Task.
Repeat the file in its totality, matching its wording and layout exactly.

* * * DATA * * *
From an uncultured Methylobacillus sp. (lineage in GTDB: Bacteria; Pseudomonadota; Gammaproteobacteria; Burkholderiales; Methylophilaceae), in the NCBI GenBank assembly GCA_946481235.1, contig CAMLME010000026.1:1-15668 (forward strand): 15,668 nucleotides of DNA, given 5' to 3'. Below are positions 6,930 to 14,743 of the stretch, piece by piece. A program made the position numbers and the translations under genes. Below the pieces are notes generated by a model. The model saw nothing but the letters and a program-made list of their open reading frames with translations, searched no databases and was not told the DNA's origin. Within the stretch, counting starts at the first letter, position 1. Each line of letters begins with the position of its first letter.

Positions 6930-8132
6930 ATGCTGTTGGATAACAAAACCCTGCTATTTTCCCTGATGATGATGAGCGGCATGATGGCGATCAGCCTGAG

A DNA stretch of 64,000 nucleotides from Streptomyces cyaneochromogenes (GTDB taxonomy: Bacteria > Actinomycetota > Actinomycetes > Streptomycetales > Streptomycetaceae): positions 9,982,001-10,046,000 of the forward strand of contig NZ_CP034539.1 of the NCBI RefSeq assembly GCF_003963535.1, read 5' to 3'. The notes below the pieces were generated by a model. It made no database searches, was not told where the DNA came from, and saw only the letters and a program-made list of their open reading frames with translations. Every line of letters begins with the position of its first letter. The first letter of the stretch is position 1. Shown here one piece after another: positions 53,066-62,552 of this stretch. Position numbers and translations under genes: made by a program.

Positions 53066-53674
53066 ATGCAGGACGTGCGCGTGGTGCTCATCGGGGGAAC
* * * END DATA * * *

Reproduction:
From an uncultured Methylobacillus sp. (lineage in GTDB: Bacteria; Pseudomonadota; Gammaproteobacteria; Burkholderiales; Methylophilaceae), in the NCBI GenBank assembly GCA_946481235.1, contig CAMLME010000026.1:1-15668 (forward strand): 15,668 nucleotides of DNA, given 5' to 3'. Below are positions 6,930 to 14,743 of the stretch, piece by piece. A program made the position numbers and the translations under genes. Below the pieces are notes generated by a model. The model saw nothing but the letters and a program-made list of their open reading frames with translations, searched no databases and was not told the DNA's origin. Within the stretch, counting starts at the first letter, position 1. Each line of letters begins with the position of its first letter.

Positions 6930-8132
6930 ATGCTGTTGGATAACAAAACCCTGCTATTTTCCCTGATGATGATGAGCGGCATGATGGCGATCAGCCTGAG

A DNA stretch of 64,000 nucleotides from Streptomyces cyaneochromogenes (GTDB taxonomy: Bacteria > Actinomycetota > Actinomycetes > Streptomycetales > Streptomycetaceae): positions 9,982,001-10,046,000 of the forward strand of contig NZ_CP034539.1 of the NCBI RefSeq assembly GCF_003963535.1, read 5' to 3'. The notes below the pieces were generated by a model. It made no database searches, was not told where the DNA came from, and saw only the letters and a program-made list of their open reading frames with translations. Every line of letters begins with the position of its first letter. The first letter of the stretch is position 1. Shown here one piece after another: positions 53,066-62,552 of this stretch. Position numbers and translations under genes: made by a program.

Positions 53066-53674
53066 ATGCAGGACGTGCGCGTGGTGCTCATCGGGGGAAC